Goldman employees describe a “culture of secrecy” at the financial institution, a factor that likely made it easier for employees to work around compliance measures.
Taken together, it’s clear that Goldman’s compliance protocols were insufficient, failing to account for the real-world dynamic of power, greed, and financial incentive for avoiding established restrictions.
In short, this moral and financial catastrophe was avoidable, and it’s important to ensure that it is prevented from happening again.
What’s needed is robust user activity monitoring software to bridge the gap between the onus of human reporting and the nefarious incentives that encourage people to circumvent these procedures. In doing so, Goldman Sachs and other financial institutions can create an electronic, automated oversight model that makes it more difficult for employees to break the law. With features like real-time alerts and digital forensic evidence, organizations can demonstrate intent to comply with regulations while documenting any instances of malicious employee actions.
For example, employee monitoring software can establish rules that monitor user behavior and activity, serving as both a guardrail and a deterrent to bad behavior. Using these automated guidelines, from the boardroom-down, the compliance team can receive a warning notifying them to a potential problem while equipping them with the tools to stop specific events before they cause a bigger headache. The 1MDB scandal is almost a decade in the making, and, with these systems in place, it’s possible that Goldman Sachs could have prevented its proliferation long before it engulfed the bank.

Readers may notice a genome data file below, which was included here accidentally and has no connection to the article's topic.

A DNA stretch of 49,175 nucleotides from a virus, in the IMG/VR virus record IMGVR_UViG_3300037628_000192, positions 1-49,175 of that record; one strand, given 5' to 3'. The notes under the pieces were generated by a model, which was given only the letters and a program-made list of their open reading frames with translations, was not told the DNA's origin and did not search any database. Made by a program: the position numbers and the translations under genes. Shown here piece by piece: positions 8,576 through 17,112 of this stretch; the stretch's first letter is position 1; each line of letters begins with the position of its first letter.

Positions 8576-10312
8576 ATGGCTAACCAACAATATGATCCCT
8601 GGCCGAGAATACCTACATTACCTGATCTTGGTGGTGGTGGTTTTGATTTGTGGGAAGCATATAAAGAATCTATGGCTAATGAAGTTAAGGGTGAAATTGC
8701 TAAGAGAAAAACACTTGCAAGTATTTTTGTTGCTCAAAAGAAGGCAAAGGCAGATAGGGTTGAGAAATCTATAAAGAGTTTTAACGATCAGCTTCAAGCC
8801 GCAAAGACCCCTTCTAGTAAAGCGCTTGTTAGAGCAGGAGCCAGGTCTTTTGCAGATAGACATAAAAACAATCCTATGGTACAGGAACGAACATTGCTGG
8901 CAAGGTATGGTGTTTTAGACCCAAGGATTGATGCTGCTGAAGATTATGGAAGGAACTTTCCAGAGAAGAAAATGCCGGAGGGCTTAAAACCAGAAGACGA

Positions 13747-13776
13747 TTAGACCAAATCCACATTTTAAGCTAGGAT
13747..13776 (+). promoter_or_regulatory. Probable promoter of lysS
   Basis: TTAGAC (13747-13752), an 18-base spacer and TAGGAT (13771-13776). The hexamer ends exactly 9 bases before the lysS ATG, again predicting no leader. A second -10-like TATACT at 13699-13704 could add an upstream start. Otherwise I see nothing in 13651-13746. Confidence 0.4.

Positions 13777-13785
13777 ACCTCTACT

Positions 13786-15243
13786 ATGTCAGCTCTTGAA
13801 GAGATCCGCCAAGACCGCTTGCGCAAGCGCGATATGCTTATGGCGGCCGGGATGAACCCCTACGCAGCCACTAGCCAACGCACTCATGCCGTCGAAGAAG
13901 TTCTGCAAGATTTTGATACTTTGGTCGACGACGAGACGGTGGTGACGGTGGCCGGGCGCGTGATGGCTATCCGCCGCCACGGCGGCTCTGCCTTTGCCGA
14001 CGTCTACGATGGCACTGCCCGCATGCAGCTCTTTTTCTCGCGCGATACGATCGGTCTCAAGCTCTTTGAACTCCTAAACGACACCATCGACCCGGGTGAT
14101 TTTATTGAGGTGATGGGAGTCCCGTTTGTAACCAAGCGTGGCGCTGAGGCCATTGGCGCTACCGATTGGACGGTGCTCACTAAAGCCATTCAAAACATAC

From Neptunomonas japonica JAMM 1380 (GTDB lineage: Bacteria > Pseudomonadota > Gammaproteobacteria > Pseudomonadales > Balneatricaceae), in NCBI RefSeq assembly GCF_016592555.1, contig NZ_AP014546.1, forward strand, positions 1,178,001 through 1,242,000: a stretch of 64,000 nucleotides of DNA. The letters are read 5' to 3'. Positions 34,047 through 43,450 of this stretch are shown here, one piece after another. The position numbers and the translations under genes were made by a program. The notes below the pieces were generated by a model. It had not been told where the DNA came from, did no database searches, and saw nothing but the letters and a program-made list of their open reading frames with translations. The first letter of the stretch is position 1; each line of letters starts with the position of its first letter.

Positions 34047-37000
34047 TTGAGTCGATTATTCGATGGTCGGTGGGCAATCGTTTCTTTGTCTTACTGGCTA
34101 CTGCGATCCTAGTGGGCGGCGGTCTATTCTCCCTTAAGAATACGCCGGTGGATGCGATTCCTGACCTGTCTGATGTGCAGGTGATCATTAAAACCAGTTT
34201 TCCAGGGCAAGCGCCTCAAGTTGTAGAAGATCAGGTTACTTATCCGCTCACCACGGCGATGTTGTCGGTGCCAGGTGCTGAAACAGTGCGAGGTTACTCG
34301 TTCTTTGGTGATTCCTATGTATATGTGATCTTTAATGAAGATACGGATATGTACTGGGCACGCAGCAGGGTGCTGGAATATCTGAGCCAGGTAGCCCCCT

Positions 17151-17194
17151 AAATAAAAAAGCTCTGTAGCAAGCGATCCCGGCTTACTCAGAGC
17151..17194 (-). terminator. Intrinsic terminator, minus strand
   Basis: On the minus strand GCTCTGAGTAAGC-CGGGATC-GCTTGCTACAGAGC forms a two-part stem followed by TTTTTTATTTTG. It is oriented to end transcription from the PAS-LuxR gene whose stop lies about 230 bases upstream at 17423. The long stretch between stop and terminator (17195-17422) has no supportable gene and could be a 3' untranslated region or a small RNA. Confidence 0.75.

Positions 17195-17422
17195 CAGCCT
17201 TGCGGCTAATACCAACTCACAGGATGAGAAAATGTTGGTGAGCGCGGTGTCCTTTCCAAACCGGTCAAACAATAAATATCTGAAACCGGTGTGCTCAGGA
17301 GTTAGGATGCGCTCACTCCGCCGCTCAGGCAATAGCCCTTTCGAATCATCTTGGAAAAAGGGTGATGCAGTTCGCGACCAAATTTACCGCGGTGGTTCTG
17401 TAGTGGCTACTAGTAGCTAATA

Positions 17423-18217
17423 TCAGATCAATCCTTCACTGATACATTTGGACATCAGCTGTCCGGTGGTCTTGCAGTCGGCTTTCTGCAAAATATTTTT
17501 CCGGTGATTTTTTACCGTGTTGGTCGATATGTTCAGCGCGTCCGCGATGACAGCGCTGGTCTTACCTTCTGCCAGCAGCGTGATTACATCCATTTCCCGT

Of course, if misuse or criminality does occur, employee monitoring software provides the digital forensics to quickly identify anyone responsible, ensuring that accountability is swift, accurate, and complete. Hearsay is inherently difficult to corroborate, but recorded computer user sessions are indisputable, providing real-time or historical evidence of an employee’s digital activity.
Goldman’s involvement in the 1MDB scandal should be a warning to other financial organizations as proof that the consequences for malfeasance can be incredibly costly. Goldman will endure dramatic fines that will impact their bottom line, and the reputational damage will take years if not decades to repair.
By deploying proper technology oversight, financial firms can guard against the next scandal, which protects both their brand and their employees from the cascading consequences of inaction. In 2019 and beyond, monitoring, auditing, and forensic capabilities should be a top priority for organizations operating in regulated industries like the financial sector.
Goldman Sachs was late learning this lesson, but it can be an instructive moment for everyone else, and it means that now is the perfect time to make sure that your company isn’t the next to endure an embarrassing and expensive scandal like 1MDB.
Originally published in the January 2019 issue of Thomas Reuters’ Wall Street Lawyer and reprinted with permission.